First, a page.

How to Think Faster On Your Feet While You GM

Adventurers looking in all directions: where to go?

Image credit: Patrick Crusiau

A couple weeks ago I sent out a Reader Tip Request for the spouse of a GM in need. The game master was having problems reacting to in-game events. He needed to think faster – or different – on his feet so he could handle unexpected player decisions and actions better.

Here’s the request from RPT Reader F.:

Reader Tip Request: Thinking Fast on Your Feet

Hello! I’ve been subscribed to your tips for awhile now and I’ve enjoyed them and found them useful. I don’t have much experience GMing myself, but my husband has GMed for years. The only problem is, due to a brain tumor and other brain trauma, he doesn’t think as fast anymore.

Trying Something Different to Get You These Tips Faster

This Reader Tips Request generated a huge response. Over 100 emails! Thanks so much to everyone who wrote in with their thoughts, ideas and advice. Roleplaying Tips readers are such a smart and generous group.

The overwhelming response became just that. I was unable to use my usual way of doing things, which is to collect all the tips into an article or free ebook.

I try to edit, condense and piece everything together into a single narrative so everyone benefits from each others’ ideas.

With 100 emails and thousands of words to work through, edit and combine into something cohesive though, I was paralyzed.

It was truly overwhelming based on the free time I have available.

Then Andrew Quee emailed me with a brilliant suggestion: blog it. (D’oh. Why didn’t I think of that!?)

So that’s what I’m going to do. I’ll post the initial Reader Tip Request, and then in the Comments section below paste in each reply.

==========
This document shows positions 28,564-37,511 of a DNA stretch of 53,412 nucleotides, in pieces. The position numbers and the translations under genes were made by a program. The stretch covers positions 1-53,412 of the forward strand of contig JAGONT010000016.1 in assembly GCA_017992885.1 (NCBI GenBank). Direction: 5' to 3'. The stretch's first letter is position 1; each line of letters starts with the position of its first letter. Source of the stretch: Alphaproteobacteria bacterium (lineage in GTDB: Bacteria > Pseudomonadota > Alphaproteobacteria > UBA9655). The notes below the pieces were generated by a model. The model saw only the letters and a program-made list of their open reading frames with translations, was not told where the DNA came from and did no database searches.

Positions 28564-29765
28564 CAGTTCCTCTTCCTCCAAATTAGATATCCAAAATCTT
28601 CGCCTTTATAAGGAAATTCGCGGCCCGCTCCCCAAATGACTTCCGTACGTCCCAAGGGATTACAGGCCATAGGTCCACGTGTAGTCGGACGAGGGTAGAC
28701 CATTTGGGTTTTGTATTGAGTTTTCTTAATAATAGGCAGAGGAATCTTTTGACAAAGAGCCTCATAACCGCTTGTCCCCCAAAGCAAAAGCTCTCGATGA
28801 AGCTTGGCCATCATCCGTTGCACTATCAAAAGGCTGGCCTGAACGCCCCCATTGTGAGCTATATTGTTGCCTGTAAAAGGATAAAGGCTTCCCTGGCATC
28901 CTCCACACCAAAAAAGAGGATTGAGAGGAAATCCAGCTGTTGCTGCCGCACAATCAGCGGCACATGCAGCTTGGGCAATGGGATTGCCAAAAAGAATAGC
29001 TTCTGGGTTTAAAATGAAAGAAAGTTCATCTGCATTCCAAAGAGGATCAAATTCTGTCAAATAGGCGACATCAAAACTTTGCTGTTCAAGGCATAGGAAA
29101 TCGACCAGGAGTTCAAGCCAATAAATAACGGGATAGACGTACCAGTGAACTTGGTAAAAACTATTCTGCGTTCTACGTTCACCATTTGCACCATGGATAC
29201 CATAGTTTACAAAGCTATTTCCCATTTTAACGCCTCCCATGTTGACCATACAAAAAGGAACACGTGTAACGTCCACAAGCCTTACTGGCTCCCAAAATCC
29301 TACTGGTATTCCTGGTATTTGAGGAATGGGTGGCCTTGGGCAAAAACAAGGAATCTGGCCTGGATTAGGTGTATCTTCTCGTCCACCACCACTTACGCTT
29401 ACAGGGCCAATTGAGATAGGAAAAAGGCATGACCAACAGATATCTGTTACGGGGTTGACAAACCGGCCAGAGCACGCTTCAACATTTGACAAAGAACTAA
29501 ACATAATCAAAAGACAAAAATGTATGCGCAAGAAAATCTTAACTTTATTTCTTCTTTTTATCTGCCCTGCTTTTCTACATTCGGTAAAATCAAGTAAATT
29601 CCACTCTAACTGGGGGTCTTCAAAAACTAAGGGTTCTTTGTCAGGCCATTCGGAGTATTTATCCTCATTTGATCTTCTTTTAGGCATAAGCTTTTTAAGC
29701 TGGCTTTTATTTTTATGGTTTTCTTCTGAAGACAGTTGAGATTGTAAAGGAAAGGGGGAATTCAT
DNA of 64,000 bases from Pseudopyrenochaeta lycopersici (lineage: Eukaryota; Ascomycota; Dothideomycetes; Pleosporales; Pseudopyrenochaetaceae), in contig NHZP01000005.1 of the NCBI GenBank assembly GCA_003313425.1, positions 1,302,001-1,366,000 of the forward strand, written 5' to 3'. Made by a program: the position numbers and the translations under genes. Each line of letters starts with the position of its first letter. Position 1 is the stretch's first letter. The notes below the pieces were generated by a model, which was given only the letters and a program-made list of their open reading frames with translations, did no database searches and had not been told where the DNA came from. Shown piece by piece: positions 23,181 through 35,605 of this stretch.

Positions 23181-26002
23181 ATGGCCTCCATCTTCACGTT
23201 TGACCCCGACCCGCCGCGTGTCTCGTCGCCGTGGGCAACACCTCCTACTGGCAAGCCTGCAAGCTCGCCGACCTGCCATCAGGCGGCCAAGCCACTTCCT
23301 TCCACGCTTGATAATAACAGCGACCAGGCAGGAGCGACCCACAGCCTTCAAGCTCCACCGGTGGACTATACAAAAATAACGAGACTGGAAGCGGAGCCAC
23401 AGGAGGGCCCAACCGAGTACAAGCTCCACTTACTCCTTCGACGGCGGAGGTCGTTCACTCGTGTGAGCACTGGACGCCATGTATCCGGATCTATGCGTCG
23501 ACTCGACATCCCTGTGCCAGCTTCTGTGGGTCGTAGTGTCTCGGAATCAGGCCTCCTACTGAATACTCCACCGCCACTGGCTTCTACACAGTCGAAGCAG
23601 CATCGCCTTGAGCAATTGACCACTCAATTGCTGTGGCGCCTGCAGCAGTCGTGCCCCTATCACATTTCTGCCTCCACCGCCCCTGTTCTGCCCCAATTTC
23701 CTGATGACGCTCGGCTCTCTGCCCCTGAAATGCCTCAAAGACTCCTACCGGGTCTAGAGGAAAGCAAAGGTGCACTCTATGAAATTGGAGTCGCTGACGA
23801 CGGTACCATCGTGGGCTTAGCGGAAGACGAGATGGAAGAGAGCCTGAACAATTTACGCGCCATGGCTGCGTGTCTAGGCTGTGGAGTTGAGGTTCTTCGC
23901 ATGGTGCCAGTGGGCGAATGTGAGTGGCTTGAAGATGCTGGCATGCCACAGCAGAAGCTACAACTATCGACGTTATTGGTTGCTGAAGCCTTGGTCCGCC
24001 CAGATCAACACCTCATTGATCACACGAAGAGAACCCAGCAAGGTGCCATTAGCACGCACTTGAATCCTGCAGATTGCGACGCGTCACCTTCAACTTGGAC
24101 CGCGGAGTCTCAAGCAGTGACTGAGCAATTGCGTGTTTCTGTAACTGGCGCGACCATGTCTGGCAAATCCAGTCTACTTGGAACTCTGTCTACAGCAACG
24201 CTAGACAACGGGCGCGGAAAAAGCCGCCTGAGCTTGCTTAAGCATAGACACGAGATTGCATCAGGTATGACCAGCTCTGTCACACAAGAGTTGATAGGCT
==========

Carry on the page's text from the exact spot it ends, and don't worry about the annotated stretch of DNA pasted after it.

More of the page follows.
That way, everyone benefits from the tips, I can publish the tips faster, and most importantly, the reader who made the request can evaluate the responses sooner than waiting weeks for me to process everything in detail.

I will make responses anonymous (name abbreviated and no email address posted) in case readers do not want to be identified. We can all use the comment reply button to hold a conversation and give feedback or post more ideas.

Thanks again to everyone who responded! And thanks to your great suggestion, Andrew.

To all, I hope the following tips contain a nugget or two for your own GMing.

Cheers,
Johnn

He’s tried GMing again and he just can’t keep good control of the party. He says he has to plan out every possible avenue players may take in detail beforehand because he can’t think on his feet well enough (and that would take a long time).

It’s either that or he has to shoehorn the party and make the story too linear (which most parties won’t like and many will try to break it without even knowing what they’re doing).

He designs his own adventures. He has difficulty figuring out what happens after each encounter.

But the biggest problem is keeping players in line. Because it takes him a few extra moments to think about what happens next, the players tend to steamroll ahead before he’s ready (which causes him to have to rethink everything he has just come up with, which takes more time).

I play in his games and try to moderate when I can (I know what he looks like when he’s having a hard time) but it doesn’t always work out.

He’s just gotten so defeated that he feels like he can never GM again, and I want to show him that he can.

I was wondering if you or the community have any tips or tricks to try and help him? Thanks for your help.

– RPT Reader F.

Below are the responses I received by email. Lots of great advice in there! And feel free to add a tip of your own.

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